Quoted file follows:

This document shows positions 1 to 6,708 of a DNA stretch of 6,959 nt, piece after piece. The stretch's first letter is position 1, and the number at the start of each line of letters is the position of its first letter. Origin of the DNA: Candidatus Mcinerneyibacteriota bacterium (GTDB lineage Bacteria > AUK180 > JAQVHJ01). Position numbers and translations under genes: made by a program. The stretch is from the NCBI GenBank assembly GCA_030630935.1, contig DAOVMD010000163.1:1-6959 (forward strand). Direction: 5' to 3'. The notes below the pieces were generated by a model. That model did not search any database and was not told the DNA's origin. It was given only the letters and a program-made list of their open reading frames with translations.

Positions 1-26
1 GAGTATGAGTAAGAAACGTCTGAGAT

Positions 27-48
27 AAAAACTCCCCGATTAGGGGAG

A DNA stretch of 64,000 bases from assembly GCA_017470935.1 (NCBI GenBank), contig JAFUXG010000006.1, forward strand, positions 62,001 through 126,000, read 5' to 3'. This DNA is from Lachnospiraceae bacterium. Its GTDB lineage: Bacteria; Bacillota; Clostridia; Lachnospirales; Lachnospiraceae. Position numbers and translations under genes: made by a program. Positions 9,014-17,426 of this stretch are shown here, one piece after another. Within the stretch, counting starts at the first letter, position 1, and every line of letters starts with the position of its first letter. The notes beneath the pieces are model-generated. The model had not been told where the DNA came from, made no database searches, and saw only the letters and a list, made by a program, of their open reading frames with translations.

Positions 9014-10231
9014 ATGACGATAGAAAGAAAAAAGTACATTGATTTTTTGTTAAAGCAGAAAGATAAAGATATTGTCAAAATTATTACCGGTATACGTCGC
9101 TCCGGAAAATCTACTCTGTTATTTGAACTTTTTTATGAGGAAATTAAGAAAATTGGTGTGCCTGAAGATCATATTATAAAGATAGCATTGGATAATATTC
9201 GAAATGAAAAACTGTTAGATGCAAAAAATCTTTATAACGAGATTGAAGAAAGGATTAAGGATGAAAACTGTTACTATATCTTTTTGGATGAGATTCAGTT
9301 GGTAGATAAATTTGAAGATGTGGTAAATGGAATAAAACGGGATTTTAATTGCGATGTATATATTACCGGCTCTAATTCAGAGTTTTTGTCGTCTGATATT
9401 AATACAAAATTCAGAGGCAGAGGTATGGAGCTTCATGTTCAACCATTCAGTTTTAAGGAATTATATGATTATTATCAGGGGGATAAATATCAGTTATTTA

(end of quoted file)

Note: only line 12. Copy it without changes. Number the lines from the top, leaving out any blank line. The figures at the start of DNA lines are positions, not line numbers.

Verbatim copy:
9401 AATACAAAATTCAGAGGCAGAGGTATGGAGCTTCATGTTCAACCATTCAGTTTTAAGGAATTATATGATTATTATCAGGGGGATAAATATCAGTTATTTA